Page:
II. Exhortatio ad Modestiam
Fama est fictilibus cenasse Agathoclea regem atque abacum Samio saepe onerasse luto, fercula gemmatis cum poneret horrida1 vasis et misceret opes pauperiemque simul. 5quaerenti causam respondit: “Rex ego qui sum Sicaniae, figulo sum genitore satus.” fortunam reverenter habe, quicumque repente dives ab exili progrediere loco.
III.—In Eumpinam2 Adulteram
Toxica zelotypo dedit uxor moecha marito, nec satis ad mortem credidit esse datum. miscuit argenti letalia pondera vivi, cogeret ut celerem vis geminata necem. 5dividat haec si quis, faciunt discreta venenum; antidotum sumet, qui sociata bibet. ergo inter sese dum noxia pocula certant, cessit letalis noxa salutiferae. protinus et vacuos alvi petiere recessus, 10lubrica deiectis qua via nota cibis. quam pia cura deum! prodest crudelior uxor: et, cum fata volunt, bina venena iuvant.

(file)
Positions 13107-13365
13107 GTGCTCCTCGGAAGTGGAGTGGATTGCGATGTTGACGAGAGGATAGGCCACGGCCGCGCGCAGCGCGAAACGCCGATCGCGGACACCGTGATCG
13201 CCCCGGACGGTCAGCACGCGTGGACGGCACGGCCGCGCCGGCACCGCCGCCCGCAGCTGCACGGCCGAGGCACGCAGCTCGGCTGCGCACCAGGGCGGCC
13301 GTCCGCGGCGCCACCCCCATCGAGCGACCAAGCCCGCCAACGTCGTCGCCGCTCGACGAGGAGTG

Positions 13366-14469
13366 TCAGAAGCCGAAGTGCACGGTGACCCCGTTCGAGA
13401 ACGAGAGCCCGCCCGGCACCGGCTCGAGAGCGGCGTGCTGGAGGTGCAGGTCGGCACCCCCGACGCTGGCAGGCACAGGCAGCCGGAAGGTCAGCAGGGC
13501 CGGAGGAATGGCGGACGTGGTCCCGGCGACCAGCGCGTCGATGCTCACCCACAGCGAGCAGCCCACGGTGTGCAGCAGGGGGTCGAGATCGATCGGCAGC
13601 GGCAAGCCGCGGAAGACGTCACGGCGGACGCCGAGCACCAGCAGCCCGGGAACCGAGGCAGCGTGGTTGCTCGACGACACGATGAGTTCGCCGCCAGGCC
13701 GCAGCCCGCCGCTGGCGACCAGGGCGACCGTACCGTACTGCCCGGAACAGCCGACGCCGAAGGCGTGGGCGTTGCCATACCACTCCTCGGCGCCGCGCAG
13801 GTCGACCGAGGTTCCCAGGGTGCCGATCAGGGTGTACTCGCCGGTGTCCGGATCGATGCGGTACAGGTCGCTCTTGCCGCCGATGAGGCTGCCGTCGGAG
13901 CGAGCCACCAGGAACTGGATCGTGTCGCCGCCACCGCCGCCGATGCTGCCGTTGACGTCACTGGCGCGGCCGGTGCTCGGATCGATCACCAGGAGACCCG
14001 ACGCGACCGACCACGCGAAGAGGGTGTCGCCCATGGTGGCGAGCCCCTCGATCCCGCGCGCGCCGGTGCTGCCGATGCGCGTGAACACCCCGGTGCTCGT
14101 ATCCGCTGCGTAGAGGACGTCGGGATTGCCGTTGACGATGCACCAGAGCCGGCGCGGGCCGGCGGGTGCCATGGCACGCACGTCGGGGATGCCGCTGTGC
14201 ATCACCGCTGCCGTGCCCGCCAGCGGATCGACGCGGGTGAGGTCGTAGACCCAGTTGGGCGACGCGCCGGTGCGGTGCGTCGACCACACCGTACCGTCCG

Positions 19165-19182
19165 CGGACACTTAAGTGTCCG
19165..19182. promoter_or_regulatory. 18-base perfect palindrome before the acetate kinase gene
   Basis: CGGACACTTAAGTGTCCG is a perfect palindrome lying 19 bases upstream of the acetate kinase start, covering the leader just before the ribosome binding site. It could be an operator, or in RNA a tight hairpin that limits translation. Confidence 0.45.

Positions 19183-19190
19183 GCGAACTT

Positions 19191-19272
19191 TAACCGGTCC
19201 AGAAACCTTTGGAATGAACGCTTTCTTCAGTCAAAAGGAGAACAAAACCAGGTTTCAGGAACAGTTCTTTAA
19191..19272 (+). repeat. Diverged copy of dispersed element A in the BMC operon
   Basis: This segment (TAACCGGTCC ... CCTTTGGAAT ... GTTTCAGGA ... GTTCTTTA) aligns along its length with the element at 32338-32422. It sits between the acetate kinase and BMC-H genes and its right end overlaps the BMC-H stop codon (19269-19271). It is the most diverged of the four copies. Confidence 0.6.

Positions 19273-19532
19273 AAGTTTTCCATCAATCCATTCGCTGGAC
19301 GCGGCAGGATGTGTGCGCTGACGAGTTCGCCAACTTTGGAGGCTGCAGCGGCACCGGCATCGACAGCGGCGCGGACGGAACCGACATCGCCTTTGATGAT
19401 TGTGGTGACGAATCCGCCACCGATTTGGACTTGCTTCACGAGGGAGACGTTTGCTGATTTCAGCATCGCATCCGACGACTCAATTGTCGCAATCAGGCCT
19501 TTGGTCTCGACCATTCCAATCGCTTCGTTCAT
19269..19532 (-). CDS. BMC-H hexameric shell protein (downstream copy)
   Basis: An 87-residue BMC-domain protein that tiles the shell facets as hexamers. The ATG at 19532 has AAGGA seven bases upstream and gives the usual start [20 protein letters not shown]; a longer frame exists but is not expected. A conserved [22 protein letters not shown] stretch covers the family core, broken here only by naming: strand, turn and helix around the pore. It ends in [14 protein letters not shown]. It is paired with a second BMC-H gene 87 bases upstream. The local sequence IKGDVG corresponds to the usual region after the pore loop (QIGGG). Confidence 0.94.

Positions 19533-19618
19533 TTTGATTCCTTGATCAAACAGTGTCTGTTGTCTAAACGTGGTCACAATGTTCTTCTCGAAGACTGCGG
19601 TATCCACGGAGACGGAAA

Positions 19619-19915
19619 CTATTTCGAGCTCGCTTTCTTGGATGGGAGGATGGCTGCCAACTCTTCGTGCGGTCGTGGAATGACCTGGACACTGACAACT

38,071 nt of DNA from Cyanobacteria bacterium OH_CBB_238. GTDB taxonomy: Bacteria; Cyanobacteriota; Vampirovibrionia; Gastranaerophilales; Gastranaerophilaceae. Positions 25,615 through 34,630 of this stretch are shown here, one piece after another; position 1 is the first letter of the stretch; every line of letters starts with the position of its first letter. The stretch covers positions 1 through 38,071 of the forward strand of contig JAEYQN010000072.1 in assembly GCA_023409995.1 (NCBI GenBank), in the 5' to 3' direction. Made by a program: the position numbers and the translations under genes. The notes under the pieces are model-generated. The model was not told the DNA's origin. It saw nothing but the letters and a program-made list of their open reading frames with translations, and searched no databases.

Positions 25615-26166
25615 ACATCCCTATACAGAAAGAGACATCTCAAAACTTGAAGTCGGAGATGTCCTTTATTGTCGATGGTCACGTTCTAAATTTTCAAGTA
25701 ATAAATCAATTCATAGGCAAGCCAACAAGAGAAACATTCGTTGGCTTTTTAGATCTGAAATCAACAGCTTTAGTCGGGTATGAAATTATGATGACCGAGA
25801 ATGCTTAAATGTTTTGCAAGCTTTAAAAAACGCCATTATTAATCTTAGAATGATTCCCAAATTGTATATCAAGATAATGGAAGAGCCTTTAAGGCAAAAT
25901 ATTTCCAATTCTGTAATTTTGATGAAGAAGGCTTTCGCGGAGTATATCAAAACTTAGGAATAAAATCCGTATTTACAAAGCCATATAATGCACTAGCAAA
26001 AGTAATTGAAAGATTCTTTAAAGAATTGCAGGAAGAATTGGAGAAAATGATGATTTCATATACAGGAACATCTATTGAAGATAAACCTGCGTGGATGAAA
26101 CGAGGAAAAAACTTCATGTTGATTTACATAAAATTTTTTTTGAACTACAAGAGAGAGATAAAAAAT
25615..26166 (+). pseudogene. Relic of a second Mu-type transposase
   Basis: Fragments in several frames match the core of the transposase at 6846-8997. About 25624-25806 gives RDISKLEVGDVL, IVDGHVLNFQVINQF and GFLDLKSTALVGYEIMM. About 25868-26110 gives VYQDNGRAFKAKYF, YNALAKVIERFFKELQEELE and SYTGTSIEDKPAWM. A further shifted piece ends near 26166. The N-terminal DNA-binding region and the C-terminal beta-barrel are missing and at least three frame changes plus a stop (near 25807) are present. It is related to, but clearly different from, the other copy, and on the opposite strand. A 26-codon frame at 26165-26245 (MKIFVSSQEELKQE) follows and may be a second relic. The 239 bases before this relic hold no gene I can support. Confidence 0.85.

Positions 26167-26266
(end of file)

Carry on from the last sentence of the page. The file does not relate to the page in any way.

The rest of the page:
IV.—In Eunomum Medicum
Languentem Gaium moriturum dixerat olim Eunomus. evasit fati ope, non medici.
II.—An Exhortation to Moderation
’Tis said that Agathocles1 when king dined off earthen plates and that his sideboard oft bare a load of Samian ware, whereas he used to lay his rustic trays with jewelled cups, thus mingling wealth and poverty together. To one who asked his reason he replied: “I, who am king of Sicily, was born a potter’s son.”7
Bear good fortune modestly, whoe’er thou art who from a lowly place shall rise suddenly to riches.
III. To Eumpina a Faithless Wife
A faithless wife gave poison to her jealous spouse, but believed that not enough was given to cause death. She added quicksilver of deadly weight, that the poison’s redoubled strength might force on a speedy end. If one keep these apart, separate they act as poison; whoso shall drink them together, will take an antidote. Therefore while these baleful draughts strove with each other, the deadly force yielded to the wholesome. Forthwith they sought the void recesses of the belly by the accustomed easy path for swallowed food.11
Mark well the loving kindness of the gods! A wife too ruthless is a gain, and, when the Fates will, two poisons work for good.
IV.—To Eunomus a Physician
Eunomus had once pronounced that Gaius would die of his sickness. He slipped away, Fate—not the